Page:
For this album, Van Etten found a kindred spirit in veteran music producer Stewart Lerman. Originally working together on ‘Boardwalk Empire’, they gently moved into new roles, rallying around the idea of making a record together in Lerman’s studio in New Jersey. Lerman’s studio expertise gave Van Etten the freedom to make ‘Are We There’ the way she imagined. Van Etten also enlisted the individual talents of her band, consisting of Heather Woods Broderick, Doug Keith and Zeke Hutchins and brought in friends Dave Hartley and Adam Granduciel from The War On Drugs, Jonathan Meiberg (Shearwater), Jana Hunter (Lower Dens), Peter Broderick, Mackenzie Scott (Torres), Stuart Bogie, Jacob C Morris and Mickey Freeze.

          It is clear from the opening chords in the first song ‘Afraid Of Nothing’ that we are witnessing a new awareness, a sign of Van Etten in full stride, writing, producing and performing from a place that seems almost mythical, were it not so touchable and real. Always direct, and never shying away even from the most personally painful narratives, Van Etten’s songwriting continues to evolve. Many of the songs deal with seemingly impossible decisions, anticipation, and then resolution. She sings of the nature of desire, memory, of being lost, emptiness, of promises and loyalty, fear and change, of healing and the true self, violence and sanctuary, waiting, of silence.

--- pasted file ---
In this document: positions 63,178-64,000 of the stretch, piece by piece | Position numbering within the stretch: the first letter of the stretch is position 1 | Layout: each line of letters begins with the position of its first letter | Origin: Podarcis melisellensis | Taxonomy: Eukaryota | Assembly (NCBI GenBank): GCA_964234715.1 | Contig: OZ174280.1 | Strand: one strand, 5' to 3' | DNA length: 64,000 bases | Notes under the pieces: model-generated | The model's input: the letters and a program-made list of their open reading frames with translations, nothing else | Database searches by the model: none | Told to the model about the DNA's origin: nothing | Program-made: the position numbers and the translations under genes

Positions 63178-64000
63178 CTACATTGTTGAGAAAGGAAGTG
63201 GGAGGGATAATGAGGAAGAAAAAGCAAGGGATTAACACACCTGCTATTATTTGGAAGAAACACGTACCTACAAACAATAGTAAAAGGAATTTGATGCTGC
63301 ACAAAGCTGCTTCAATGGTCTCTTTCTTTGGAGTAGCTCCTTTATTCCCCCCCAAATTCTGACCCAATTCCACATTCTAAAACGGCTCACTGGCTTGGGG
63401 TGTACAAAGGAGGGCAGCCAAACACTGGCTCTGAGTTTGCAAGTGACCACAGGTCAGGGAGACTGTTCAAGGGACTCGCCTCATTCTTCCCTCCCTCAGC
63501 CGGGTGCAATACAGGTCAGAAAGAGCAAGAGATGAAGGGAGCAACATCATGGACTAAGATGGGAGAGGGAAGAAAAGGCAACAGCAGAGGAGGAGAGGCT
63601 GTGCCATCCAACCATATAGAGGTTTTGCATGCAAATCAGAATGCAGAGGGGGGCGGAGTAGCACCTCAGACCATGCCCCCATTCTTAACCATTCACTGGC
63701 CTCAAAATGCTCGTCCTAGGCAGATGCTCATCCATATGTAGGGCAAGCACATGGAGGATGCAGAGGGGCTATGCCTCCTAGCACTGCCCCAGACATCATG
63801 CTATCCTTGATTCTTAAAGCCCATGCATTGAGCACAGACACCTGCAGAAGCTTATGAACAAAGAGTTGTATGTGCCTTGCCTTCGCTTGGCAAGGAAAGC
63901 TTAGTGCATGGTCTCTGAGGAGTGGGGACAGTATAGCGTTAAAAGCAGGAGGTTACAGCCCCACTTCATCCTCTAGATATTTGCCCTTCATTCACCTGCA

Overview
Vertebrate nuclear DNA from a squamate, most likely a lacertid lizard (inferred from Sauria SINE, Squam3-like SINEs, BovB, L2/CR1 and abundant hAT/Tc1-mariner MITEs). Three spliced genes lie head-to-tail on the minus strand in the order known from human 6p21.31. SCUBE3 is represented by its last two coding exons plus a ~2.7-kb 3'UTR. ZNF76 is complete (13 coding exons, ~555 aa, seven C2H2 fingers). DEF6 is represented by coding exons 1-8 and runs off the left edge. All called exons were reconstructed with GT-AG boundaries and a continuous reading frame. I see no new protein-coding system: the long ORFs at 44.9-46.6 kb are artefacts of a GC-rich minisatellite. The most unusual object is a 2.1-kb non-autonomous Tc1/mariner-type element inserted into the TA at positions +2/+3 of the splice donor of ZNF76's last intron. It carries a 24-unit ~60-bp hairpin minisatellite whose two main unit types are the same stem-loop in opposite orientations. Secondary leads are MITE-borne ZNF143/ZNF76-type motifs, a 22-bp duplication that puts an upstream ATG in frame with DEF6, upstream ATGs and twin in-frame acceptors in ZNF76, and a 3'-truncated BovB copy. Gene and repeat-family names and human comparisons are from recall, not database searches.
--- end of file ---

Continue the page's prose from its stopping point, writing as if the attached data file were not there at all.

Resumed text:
“Her voice is breathtaking throughout the record, altering to inhabit every emotional extreme.” - Uncut (9/10), “She seems to set her voice no boundaries” - Mojo (4 stars), “Van Etten goes several layers deeper, and faster, than most songwriters. ‘Are We There’ is the kind of album that many people have been trying to make for years and only a dozen or so have pulled off; words, voice and heartbreak.” - The New Yorker.